It’s all going in. Seven or eight years later you returned to London.

What happened was quite straightforward really. I had a very good partnership with Burwell Hunt for about seven years. In that time we did Queen Elizabeth II Park and the Chateau on the Park Hotel in Christchurch, Habitat Housing [Thorndon Mews] in Wellington, a hotel in Queenstown. Then the partnership fell apart, and I’d got to the point of getting absolutely bone tired of Christchurch. I’d been through all the Civic Trust fights, saving Mona Vale [historic house], saving the Arts Centre. I had had one or two other disturbances of a marital and romantic kind which had thrown me a bit, and work dried up, and I just ran out of who I was at that time and who I wanted to be. I thought, 'I can’t cope with this,’ and I just left. I went to London and just trusted on my wits. I had $5,000 and some clothes and a connection with an architect over there. I just went because I wanted a change.

You weren’t some neophyte Kiwi going on his OE. You were 50, and starting again. That was a big thing.

Yes, but it seemed to be the obvious thing. I think it was a good thing, because I loved London. I built some buildings there, and did two master plans for self-build villages, in Hackney and at Limehouse. If I’d stayed to build those – they rang me up and wanted me to go back – I’d have been famous. I had a house I was going to build on the Thames. It would be worth a couple of million now. It was a different world.

You had your own practice there?

Yes, all the time. I never worked for anyone.

Where were you living?

Much of the time in Holman Hunt’s studio in Melbury Road, then Soho and Hamsptead – pretty good addresses, really.

And where was your practice based?

It was just at the end of my bed, on the drawing board. That was alright. In London there was an understanding of who you were more than here. In New Zealand it’s what you purport to be in, what the evidence is, but over there it was much more who you were and how you appeared – just your own presence and personality. It’s quite different. As I say, what I learned in the Navy all those years ago is that if you did the work and made them laugh, the English loved you. And I loved England – the context, the history, the traditions, the Gothic architecture.

Why did you come back?

It’s not a question I can fairly answer, actually because I still don’t know. There was a delay in the work I was doing, I had an emotional relationship of some intensity which fell apart, and I suddenly felt that call of New Zealand, that essential place that you can still manipulate. Then I read three books. I read Man Alone, that wonderful book by John Mulgan. He committed suicide in a Greek hotel. He couldn’t decide – he respected the vigour of the New Zealanders and the freshness and strength of them in the Second World War, but he couldn’t give up the urbane culture of Oxford, so he just committed suicide. I also read Katherine Mansfield, and was deeply aware that when her brother was killed in the First World War her writing became much more New Zealand oriented, and it was better then. I also looked at Frances Hodgkins. The times she painted most brilliantly was when she was in Spain, in colour and brightness and warmth and away from the cold closeness of England. Those were the three things really that made me think I wasn’t doing enough. My relationship had broken down. The work was held up and then suddenly I got the opportunity of two jobs in New Zealand so that brought me back here.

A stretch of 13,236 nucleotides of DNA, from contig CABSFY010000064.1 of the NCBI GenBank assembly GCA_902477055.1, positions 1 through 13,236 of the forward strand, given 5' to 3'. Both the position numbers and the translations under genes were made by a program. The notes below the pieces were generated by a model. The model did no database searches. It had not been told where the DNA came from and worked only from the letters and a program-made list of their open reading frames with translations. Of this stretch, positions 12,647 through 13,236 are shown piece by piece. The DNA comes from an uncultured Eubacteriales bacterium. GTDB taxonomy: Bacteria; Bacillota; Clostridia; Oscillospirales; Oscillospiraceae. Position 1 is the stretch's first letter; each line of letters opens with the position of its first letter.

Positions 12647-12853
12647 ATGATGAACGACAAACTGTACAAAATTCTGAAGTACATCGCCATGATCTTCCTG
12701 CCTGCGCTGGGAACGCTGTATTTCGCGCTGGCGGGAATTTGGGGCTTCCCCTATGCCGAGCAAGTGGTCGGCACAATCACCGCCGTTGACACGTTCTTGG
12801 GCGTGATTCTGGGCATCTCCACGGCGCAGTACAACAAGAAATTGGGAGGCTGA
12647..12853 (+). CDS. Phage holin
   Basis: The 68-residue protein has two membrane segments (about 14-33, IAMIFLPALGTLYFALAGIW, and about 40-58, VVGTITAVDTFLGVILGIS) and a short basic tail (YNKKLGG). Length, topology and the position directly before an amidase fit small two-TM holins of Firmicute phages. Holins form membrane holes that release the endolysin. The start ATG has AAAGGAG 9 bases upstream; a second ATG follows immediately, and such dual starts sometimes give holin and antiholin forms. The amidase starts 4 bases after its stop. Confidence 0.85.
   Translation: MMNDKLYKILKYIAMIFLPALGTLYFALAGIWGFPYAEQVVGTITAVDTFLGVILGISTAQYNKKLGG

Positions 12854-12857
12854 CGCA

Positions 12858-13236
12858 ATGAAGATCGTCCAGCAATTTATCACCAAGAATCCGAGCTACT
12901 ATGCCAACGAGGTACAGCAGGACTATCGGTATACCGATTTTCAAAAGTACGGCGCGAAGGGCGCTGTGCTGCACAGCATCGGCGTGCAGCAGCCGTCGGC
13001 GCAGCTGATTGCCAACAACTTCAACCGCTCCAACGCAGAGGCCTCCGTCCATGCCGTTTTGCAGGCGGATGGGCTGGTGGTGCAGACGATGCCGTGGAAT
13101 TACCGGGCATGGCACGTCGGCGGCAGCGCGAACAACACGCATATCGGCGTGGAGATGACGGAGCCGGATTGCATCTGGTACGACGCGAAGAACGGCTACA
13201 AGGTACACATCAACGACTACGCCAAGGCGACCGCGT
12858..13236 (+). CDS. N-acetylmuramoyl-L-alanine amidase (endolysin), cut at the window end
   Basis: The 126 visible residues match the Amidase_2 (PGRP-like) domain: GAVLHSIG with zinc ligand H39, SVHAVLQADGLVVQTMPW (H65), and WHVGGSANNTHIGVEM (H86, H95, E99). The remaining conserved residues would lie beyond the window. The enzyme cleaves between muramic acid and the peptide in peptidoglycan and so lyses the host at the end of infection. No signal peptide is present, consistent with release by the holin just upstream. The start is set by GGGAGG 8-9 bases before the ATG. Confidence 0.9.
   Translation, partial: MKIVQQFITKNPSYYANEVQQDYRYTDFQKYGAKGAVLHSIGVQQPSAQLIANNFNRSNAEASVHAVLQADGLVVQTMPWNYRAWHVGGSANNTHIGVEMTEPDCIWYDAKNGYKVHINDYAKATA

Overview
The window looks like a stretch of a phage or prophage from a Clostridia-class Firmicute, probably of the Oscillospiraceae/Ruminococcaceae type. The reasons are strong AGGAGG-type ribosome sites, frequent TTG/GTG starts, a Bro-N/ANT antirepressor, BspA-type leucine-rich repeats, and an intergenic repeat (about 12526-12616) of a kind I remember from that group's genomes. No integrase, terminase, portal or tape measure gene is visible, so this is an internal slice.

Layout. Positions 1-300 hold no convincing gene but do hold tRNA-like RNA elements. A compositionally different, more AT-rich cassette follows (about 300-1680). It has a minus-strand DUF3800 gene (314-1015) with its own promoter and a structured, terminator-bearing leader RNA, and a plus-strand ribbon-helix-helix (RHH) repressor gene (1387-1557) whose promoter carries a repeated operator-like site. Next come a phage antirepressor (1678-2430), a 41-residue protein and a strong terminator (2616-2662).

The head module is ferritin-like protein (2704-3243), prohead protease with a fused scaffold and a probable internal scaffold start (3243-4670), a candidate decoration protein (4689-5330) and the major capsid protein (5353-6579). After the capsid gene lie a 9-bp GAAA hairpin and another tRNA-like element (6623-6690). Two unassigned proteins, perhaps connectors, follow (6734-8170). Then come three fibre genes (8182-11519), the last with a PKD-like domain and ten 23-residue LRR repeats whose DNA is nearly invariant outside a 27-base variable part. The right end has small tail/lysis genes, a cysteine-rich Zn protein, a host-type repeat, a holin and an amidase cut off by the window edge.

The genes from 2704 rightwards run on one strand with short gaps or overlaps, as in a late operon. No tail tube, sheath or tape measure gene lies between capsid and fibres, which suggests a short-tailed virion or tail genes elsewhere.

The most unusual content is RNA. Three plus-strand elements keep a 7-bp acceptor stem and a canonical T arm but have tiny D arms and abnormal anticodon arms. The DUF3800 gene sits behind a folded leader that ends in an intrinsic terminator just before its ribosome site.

It seems that you have an intense attachment to this place, to Christchurch and Canterbury, but then you recoil from it sometimes. Does it get too much sometimes? Do you know what I mean?

Yes, I do. What I think it is, John, is that you get disappointed here. You’re disappointed at the failure of people to see the obvious. Things are not as I think they could be. The promises of my grandfathers don’t seem to be borne out, particularly now, of course, when what’s going on in Christchurch at the moment I find desperately sad and disappointing. But that’s just my view. I’m not going to be antagonistic.